RETRO HOT PICKS! On Sale This Week — in 1973!

Scott and Dan hit up the comics racks from 48 years ago!

This week for RETRO HOT PICKS, Scott Tipton and I are selecting comics that came out the week of Feb. 3, 1973.

Last time for RETRO HOT PICKS, it was the week of Jan. 27, 1968. Click here to check it out.

(Keep in mind that comics came out on multiple days back then — as has become the case now. So these are technically the comics that went on sale between Jan. 31 and Feb. 6.)

So let’s set the scene: Richard Nixon was early in his aborted second term but there was major news as the Paris Peace Accords — designed to end the Vietnam War — were signed just the week before. (The treaty officially removed the US from fighting but the bloody conflict would continue for another two years.) The big film at the time was Bernardo Bertolucci’s controversial (and tedious) Last Tango In Paris. On television, All In the Family was in the middle of a 14-week run atop the Nielsens.

The Billboard 100 was grooving along, with Elton John’s Crocodile Rock, Carly Simon’s You’re So Vain and Steve Wonder’s Superstition in the lead three positions, respectively. (By the way, the No. 6 song — Oh, Babe, What Would You Say, by Hurricane Smith — was in heavy rotation at Chez Greenfield because it would send my sister Paula and me into fits of laughter.) Meanwhile, Simon’s No Secrets was the best-selling album.

Far out.

Scott Tipton, contributor-at-large, 13th Dimension

FOOM #1, Marvel. The first issue of FOOM (Friends Of Ol’ Marvel), Marvel’s fan-club newsletter. There really is nothing more Seventies than bearded, turtlenecked Stan Lee.

Dan adds: I’ve recently begun collecting Amazing World of DC Comics and would love to do the same with FOOM but damn, those issues are expensive. Hey, Marvel, how about an omnibus?)

Justice League of America #105, DC Comics. Ralph “The Elongated Man” Dibny joins the team! I know lots of people consider Ralph to be a second-rate replacement for Plastic Man, but I’ve always preferred Ralph, who actually has a personality.

Dan adds: I didn’t dig EM that much when I was a kid but I’ve really grown to appreciate his very charming Silver and Bronze Age adventures with his wife, Sue. Also: I love the Flash’s two-fisted victory pump! But why is Ollie being such a tool?

Daredevil #99, Marvel. I’d be willing to bet cash money that if you asked most modern Black Widow fans, they would have no idea that there was a period when she was Daredevil’s sidekick. An odd time for Natasha.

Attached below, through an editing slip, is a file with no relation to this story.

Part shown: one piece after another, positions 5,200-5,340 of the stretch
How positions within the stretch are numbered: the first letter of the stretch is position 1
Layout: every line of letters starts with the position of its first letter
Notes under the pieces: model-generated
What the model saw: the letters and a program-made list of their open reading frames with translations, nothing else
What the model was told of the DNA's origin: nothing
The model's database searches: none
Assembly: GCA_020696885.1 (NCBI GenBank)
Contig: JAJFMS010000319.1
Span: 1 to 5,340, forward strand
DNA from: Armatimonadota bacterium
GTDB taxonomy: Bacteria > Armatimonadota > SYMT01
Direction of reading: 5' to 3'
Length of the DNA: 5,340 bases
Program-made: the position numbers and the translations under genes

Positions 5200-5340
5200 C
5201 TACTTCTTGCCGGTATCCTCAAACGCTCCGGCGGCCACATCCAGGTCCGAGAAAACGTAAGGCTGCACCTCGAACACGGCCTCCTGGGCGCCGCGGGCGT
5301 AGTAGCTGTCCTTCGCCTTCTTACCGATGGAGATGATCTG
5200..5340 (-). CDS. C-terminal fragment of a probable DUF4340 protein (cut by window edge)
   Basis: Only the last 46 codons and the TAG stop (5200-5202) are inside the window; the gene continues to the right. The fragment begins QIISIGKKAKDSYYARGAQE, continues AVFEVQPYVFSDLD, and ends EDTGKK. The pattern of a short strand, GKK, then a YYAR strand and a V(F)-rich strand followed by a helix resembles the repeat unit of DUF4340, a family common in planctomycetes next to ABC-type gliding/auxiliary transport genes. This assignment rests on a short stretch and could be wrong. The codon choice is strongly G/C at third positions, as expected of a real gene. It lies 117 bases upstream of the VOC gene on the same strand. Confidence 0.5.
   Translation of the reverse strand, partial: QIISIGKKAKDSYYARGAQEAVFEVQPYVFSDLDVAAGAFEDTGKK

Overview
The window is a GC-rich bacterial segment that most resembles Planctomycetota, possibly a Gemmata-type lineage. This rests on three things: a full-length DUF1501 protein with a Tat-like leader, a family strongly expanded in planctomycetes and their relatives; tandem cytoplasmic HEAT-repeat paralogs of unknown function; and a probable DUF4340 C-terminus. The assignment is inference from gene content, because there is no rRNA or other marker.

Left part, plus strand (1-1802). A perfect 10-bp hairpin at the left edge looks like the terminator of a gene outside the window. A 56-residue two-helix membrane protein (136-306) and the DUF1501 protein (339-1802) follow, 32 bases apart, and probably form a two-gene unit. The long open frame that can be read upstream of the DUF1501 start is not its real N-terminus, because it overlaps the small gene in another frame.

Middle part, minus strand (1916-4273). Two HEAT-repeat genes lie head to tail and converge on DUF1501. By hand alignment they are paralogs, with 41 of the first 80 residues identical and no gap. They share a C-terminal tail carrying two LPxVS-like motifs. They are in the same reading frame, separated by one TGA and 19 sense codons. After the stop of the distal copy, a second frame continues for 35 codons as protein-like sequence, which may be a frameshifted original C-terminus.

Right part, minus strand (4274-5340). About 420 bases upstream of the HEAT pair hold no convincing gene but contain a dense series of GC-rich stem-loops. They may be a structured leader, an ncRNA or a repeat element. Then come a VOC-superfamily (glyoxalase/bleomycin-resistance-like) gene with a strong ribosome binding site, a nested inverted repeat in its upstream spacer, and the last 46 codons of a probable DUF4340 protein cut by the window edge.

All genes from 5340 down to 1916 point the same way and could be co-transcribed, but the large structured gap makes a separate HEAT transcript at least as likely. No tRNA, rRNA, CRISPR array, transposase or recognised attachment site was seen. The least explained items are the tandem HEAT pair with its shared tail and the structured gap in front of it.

Dan Greenfield, editor, 13th Dimension

Where Monsters Dwell #21, DC. Reprints the 1961 first appearance of Lee and Kirby’s Fin Fang Foom and his gigantic underpants!

Swamp Thing #4, DC. Len Wein and Bernie Wrightson’s seminal work was great from the beginning — and it brought out the best in succeeding creators. In this ish, Swampy battles a werewolf.

Weird Western Tales #17, DC. Dang, that’s one grim cover, pardner. Jonah Hex best be careful yonder.


— RETRO HOT PICKS! On Sale The Week of Jan. 27 — in 1968! Click here.

— RETRO HOT PICKS! On Sale The Week of Jan. 20 — in 1982! Click here.

Primary sources: Mike’s Amazing World of Comics, the Grand Comics Database.

Author: Dan Greenfield

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  1. I love the 70’s JLA covers. Covers today look so unfinished somehow. My only complaint is the Flash’s left hand looks twisted backwards. Funny…..never noticed GA being a downer. Never a huge fan of EM. I took him more as a rif on Mr. Fantastic than Plaz. But the variety in the JLA made it fun.

    (I think there’s a typo in the Fin Fang listing. It shows “DC”.)

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  2. Ollie is being such a tool…because he is one?

    How did that Hex cover get approved by the Comics Code? I’m glad it did!


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  3. I know Marvel was well on its way to surpassing DC as the big comic company at this point, but when I look at these covers, I’m reminded of why, as an eight year old looking over the spinner rack, I gravitated to DC. Every DC cover here is so intriguing whereas the Marvel stuff always looked the same. How is that Daredevil cover any different than any random Spider-Man cover? DC usually managed to get my dimes and nickels back then.

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  4. My aunt once bought for me the entire run of FOOM at a garage sale. I was only 11 or so at the time, and didn’t quite know what to make of them. I eventually traded them away, since I didn’t see them as “comics”, thus not of value. I would love to go back in time and smack 11 year old me on the back of the head.

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  5. I wasn’t born in the ’70s, but even that decade had some quality content, especially the music kind.

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  6. That JLA issue is the first comic I remember getting as a kid (I was in Grade 3) from my Grandfather.

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  7. You’re pushing all my buttons here–got all the DCs off the newsstand (was not a Marvel reader at all during this time–never even looked at the covers!). Plus, Carly Simon–what’s not to love? Had a thing for her for years–bought No Secrets on cassette at the time (and still have it to this day!).

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  8. Don’t agree with you about LAST TANGO IN PARIS, but that’s O.K.
    And I’d say that Black Widow was more than Daredevil’s “sidekick”. She was his lover and shared the masthead with him.

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